1

Forgive me if this has already been asked. I understand that some aspects of this lovely language have dependencies on where and when things are used so I'm not quite sure if this question can be answered by other general questions (most of which specifically focus on when to use "me" or "I" which is not my question).

Some useless backstory: Two of my coworkers had a disagreement today about the placement of a "me" in a binary list of people. I was roped into this discussion near the end of the day and sided with one coworker that when discussing yourself via a "list" you should always list yourself last. This is the rule I was taught at a young age and have adhered to since. I tried to bring up some reference and discussion about the rule but none was found convincing enough for my coworker to conceded her point (she was obviously wrong, isn't that how discussions go?).

The piece in question is this statement. "... due to the disagreements between me and Anthony." I feel that this grammatically incorrect and it doesn't even sound right when I speak it aloud, but my coworker is dead set that in this case the use of "me" before the name is acceptable and more correct (maybe I added that aspect to her argument, I can't recall 100% at this moment in time) than the other coworkers (and my) suggestion of "Anthony and I."

So the question is (as I was really unable to google for a decent resource to explain this rule) does this rule apply to all situations in which you are part of a list or only in certain situations, and in that case - which situations does it not apply?

(forgive invalid tags please, I'm open to suggestions/edits but this not a place I frequent so I'm not quite sure what to tag this as correctly)

closed as off-topic by Vilmar, RegDwigнt Apr 9 '15 at 8:46

  • This question does not appear to be about English language and usage within the scope defined in the help center.
If this question can be reworded to fit the rules in the help center, please edit the question.

  • 1
    Technically, I agree with you. But again a focus of this question that differed (despite whether it matters or not) is the specific location of the list. – Brandon Buck Apr 9 '15 at 4:03
  • 1
    I'm voting to close this question as off-topic because it is not a rule of English, or any language, that "you should always list yourself last". That is a purely cultural rule. As far as the English language is concerned, John and me is just as grammatical as me and John or me and that fat asshole John. – RegDwigнt Apr 9 '15 at 8:46
  • Fair enough, this is only something I learned through this question (at least with sources I'm more willing to trust). – Brandon Buck Apr 9 '15 at 12:36
4
  1. To me, this isn't about being grammatically correct, but about using a style that expresses politeness.

And, as I expected, she agrees with me:-)

Grammar Girl's Quick and Dirty Tips for Better Writing - Page 146 Mignon Fogarty - 2008

It is a matter of politeness, not grammar, that leads people to put themselves last in a list. In the same way that you hold a door open to let others walk through first, you should let everyone else go first in your sentences.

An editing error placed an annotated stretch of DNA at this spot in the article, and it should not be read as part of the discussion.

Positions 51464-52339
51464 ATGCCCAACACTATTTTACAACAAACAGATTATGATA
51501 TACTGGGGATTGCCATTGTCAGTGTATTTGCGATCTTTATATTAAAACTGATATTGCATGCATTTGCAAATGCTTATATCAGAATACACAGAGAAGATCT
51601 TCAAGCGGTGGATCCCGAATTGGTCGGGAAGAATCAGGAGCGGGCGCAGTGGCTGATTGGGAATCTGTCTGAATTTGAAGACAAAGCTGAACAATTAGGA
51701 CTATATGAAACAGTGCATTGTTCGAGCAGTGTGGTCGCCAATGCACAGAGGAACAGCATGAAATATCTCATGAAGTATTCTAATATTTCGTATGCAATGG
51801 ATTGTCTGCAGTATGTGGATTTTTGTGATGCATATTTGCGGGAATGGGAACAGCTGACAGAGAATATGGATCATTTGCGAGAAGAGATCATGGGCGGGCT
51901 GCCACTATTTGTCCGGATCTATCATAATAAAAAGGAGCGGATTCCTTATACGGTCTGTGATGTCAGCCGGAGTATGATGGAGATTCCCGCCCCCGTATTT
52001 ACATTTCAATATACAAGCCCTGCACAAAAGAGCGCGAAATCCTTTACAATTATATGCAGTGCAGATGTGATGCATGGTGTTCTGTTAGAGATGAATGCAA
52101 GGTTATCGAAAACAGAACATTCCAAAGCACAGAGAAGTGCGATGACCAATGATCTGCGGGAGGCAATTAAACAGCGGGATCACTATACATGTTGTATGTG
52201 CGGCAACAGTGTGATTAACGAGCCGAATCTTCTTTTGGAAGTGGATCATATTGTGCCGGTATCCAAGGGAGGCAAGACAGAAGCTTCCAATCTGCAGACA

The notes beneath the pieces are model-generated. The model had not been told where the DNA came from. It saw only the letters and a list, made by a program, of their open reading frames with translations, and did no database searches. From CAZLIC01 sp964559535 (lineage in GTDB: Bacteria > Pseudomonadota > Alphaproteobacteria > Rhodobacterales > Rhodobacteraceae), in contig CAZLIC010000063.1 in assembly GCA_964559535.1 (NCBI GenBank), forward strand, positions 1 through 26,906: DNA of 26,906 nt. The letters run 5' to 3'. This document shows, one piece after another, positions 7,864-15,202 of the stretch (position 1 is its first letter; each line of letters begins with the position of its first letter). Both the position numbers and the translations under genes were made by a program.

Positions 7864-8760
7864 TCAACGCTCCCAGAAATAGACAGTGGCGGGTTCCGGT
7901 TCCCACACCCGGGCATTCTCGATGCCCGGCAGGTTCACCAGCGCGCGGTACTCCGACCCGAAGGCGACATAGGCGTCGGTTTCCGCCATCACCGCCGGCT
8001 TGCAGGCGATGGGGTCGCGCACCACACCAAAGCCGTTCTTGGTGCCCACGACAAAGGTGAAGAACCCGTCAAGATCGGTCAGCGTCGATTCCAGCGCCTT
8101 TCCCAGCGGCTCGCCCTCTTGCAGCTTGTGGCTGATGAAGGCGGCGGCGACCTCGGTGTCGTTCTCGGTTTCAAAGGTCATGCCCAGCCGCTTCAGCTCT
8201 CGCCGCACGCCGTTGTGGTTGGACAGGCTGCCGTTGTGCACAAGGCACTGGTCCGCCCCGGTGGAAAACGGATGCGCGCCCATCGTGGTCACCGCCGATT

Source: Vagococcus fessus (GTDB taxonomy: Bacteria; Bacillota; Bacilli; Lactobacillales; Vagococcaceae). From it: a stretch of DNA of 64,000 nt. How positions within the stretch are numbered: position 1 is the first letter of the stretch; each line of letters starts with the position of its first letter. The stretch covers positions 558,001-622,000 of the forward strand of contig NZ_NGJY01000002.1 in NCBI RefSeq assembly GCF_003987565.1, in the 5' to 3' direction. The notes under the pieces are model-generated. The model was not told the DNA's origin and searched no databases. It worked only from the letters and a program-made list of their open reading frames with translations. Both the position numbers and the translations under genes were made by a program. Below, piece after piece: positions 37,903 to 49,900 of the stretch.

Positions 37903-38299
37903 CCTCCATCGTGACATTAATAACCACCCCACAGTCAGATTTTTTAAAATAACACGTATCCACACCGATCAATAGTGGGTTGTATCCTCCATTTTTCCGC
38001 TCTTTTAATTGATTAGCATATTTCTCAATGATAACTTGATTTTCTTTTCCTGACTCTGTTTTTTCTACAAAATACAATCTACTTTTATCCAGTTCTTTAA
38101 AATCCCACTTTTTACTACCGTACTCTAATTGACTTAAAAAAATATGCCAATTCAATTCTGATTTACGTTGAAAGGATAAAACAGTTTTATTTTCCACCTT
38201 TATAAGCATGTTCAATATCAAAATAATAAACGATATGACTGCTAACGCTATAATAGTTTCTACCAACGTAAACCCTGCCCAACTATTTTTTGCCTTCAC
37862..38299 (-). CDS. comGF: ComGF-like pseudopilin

And, BTW, I found this as a result of this search at Google Books:

me I "last in a list" grammar

Now, how much are the writers complying, you're asking?

Well, for a given core expression, we find at Google Books (BTW, do not use vanilla Google, too many uneducated, too many non-native samples)

"between John and me but" About 219 results

"between me and John but" 8 results

I'd say they are pretty much complying. Noblesse oblige :-)

__

  1. Now, this other reference does not mention politeness, it just says that the prescriptive grammars required that the first person pronoun be in the last position:

Grammar for Teachers: A Guide to American English for Native and Non-Native ... By Andrea DeCapua

"In addition, the personal pronoun I should follow any other noun subject or personal pronoun."

And, BTW, I found this reference as a result of this search at Google Books:

"John and me" grammar

which shows other related books too.

Thus, there are two schools of thought, it seems:

The first goes for politeness, the second for the prescriptive grammars of yesteryear as being the source of this prescription.

It might be that the Grammar Girl is too young to remember such grammars:-)

  • Interesting. This is definitely not the explanation given during these lessons on school. I did read about it being politeness, but with no sources it just didn't really seem like an answer. Another possibility is probably the fact I didn't want that to be the answer. – Brandon Buck Apr 9 '15 at 4:06
  • Please wait for an update. Found another interesting reference. – Marius Hancu Apr 9 '15 at 4:17
  • 2
    +1, but you left out something important: the OP's proposed wording is "between Anthony and I", rather than "between Anthony and me". Both have a long history, but traditional grammar rejects the former and allows only the latter (since "between" is a preposition; just we say "for me", not *"for I", traditional grammar demands "for Anthony and me" and "between Anthony and me"). "Between Anthony and me" is almost universally preferred in careful prose. – ruakh Apr 9 '15 at 4:22
  • So your saying it's grammatically correct to list the first person pronoun last according to formal rules, but modern convention considers only a politeness and no longer a rule? – Brandon Buck Apr 9 '15 at 12:39
  • Not quite. I'm saying it was grammatically correct according to prescriptive grammar books, which however have fallen out of favor with grammar teachers lately to list the first person pronoun last according to formal rules, but modern convention considers only a politeness and no longer a rule. – Marius Hancu Apr 9 '15 at 12:55

Not the answer you're looking for? Browse other questions tagged or ask your own question.